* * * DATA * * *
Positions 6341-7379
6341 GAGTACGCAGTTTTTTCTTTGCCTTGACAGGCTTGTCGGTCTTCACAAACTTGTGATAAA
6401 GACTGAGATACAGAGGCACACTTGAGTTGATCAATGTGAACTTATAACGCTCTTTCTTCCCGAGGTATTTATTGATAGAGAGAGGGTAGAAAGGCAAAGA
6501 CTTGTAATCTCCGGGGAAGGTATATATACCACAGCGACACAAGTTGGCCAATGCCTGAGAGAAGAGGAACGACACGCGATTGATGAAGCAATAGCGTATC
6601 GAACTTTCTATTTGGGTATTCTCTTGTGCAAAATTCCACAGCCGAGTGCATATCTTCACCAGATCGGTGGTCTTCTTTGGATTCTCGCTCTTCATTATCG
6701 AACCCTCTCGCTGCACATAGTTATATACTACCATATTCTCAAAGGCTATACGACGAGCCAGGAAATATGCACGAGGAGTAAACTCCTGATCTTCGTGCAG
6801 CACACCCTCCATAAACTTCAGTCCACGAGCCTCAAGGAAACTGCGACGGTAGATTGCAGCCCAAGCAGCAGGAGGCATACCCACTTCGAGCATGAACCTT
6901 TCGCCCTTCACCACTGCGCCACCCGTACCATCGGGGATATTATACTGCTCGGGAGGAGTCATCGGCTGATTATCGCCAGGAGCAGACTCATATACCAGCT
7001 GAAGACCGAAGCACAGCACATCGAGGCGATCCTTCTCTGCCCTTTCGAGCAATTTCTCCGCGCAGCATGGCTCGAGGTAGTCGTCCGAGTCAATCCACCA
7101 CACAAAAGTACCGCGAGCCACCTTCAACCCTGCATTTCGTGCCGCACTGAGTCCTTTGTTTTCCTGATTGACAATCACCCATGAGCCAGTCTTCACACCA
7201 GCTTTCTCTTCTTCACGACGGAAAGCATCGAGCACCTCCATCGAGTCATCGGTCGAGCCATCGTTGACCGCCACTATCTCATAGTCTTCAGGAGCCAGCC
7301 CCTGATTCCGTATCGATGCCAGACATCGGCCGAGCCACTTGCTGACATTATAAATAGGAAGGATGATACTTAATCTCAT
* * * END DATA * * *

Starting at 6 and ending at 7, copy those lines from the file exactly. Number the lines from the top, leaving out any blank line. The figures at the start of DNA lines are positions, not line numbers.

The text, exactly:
6701 AACCCTCTCGCTGCACATAGTTATATACTACCATATTCTCAAAGGCTATACGACGAGCCAGGAAATATGCACGAGGAGTAAACTCCTGATCTTCGTGCAG
6801 CACACCCTCCATAAACTTCAGTCCACGAGCCTCAAGGAAACTGCGACGGTAGATTGCAGCCCAAGCAGCAGGAGGCATACCCACTTCGAGCATGAACCTT